Economies in Transition

Volume 48, Issue 2: March/April 2014

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The world’s economy has gone through massive changes over the past quarter century or so. As we’ve analyzed them in this special issue of Canadian Dimension, these changes include the transition from state socialism to state capitalism in Russia and China and their incorporation into a world of global capitalism.

They also include the consolidation of neoliberal principles of privatization, deregulation, free trade and a weakening of the welfare state in every country across the globe; the emergence of a post-apartheid South Africa; the rise of a range of socialist governments in parts of South America; and a turn toward austerity throughout Europe as fallout from post-Great Recession deficits caused by governments attempts to avoid a great Depression.

This special issue reflects on the transitions of a number of countries around the world. Space permitting, we would have liked to include Brazil, Iceland, Indonesia and still other countries undergoing huge transitions in recent years. Let us know if you want us to devote a future issue on other economies in transition. The Transitions focus was co-edited by Greg Albo and Cy Gonick.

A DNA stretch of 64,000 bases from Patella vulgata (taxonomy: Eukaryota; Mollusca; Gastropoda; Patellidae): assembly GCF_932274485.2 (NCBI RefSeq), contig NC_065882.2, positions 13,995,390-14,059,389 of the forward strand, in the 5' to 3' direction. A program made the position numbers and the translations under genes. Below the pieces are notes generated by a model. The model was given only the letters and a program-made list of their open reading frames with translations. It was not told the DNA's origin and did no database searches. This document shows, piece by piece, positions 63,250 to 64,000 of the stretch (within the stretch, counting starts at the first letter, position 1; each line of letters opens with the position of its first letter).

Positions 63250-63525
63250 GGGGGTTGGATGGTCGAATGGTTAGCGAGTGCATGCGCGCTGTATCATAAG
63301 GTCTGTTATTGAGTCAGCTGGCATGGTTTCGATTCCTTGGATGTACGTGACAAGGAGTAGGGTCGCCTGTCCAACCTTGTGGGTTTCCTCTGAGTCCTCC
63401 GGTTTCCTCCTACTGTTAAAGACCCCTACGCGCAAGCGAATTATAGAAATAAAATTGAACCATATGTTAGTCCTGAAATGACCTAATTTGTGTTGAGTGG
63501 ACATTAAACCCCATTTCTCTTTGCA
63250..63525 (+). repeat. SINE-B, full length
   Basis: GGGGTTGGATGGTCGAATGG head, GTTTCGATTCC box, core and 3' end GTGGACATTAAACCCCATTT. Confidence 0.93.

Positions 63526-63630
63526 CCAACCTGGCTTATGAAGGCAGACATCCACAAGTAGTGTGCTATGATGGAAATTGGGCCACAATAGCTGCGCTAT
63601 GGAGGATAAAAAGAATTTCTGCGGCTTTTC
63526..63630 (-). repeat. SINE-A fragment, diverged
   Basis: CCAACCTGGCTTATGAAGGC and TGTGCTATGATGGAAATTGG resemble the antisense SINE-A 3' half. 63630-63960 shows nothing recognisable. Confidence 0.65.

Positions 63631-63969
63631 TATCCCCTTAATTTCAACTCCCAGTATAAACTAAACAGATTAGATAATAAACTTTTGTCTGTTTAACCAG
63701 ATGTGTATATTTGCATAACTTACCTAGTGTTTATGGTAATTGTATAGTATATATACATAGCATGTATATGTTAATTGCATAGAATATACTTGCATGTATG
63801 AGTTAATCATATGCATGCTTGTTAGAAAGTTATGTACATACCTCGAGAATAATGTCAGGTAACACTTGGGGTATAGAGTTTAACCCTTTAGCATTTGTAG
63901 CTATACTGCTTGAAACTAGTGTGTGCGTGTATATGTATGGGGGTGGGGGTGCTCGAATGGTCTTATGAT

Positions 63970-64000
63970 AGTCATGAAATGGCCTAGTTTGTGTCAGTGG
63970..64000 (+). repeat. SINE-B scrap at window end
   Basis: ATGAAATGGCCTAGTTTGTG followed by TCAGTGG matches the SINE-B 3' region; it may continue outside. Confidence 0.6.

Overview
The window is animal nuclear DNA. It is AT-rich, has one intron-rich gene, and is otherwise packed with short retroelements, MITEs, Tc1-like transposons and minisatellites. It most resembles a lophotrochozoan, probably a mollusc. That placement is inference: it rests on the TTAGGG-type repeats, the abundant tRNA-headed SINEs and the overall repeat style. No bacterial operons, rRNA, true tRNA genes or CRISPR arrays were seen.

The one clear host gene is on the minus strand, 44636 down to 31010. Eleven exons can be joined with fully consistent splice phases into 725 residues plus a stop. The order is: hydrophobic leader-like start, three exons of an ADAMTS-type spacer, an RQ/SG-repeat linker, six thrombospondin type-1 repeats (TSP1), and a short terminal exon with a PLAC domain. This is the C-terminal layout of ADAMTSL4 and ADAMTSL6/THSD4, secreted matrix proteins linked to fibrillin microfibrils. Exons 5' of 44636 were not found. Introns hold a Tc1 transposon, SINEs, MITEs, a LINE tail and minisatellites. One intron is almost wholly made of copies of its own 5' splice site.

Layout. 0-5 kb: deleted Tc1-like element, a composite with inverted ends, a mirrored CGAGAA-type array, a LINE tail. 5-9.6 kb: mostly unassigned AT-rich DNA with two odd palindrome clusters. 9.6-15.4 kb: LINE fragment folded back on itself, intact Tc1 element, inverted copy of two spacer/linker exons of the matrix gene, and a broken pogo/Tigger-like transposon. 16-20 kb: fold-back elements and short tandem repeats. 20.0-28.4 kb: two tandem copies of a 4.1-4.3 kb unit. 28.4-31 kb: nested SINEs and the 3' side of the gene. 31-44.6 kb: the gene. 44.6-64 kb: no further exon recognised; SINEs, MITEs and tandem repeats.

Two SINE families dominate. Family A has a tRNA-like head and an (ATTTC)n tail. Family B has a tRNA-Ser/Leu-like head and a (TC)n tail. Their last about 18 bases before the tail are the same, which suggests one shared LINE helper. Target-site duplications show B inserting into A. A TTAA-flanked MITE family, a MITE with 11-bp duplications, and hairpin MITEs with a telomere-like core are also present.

Table of Contents

The Regulars

  • Abolish the Senate: CD Paragraph
  • From Minimum Wage to Minimum Program: Editorial
  • Around the Left in 60 Days
  • Fight to Keep Household Mail Delivery
  • Where Have All the Monarchs Gone? EcoSIDE

Economies in Transition

  • Economic Transitions & Political Economy
  • Then and Now: Canada
  • Neoliberal South Africa After Aparthied: A Better Life Betrayed
  • China in the Age of Transition
  • The Transition to Capitalism in Russia
  • Trajectories of Egyptian Neoliberalism
  • Cuba: At the Crossroads
  • India in Crisis
  • Turkey: Three Decades of Turbulence - and counting
  • The Decline of the U.S. (and everyone else)

Special Features

All That’s Left

  • “Carry It On”: Remembering Pete Seeger
  • Bookmarks
  • Predator Nation
  • The Popular Front
  • Anne MacDonald’s No More Blood in Our phones

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